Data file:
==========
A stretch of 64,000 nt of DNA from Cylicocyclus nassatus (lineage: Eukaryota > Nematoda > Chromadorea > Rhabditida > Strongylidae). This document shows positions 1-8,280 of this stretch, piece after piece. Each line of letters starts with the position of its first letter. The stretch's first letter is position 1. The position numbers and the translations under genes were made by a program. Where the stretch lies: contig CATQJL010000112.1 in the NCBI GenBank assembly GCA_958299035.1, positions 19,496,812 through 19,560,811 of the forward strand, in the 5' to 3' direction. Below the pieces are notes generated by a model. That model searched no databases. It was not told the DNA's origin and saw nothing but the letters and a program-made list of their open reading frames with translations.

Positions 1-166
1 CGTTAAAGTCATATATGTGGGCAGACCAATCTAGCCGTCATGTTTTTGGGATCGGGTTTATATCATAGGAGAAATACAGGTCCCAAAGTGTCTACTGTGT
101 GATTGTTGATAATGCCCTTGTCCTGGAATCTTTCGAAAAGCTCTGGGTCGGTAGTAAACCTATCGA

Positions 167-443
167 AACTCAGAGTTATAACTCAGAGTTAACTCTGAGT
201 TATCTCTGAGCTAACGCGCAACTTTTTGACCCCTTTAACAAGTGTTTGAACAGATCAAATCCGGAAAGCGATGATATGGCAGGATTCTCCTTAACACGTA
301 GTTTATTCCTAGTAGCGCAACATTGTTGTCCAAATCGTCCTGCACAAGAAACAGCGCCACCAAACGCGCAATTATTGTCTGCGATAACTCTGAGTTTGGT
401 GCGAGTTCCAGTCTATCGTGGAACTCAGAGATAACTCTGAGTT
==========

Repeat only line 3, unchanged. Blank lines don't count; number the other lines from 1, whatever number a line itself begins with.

1 CGTTAAAGTCATATATGTGGGCAGACCAATCTAGCCGTCATGTTTTTGGGATCGGGTTTATATCATAGGAGAAATACAGGTCCCAAAGTGTCTACTGTGT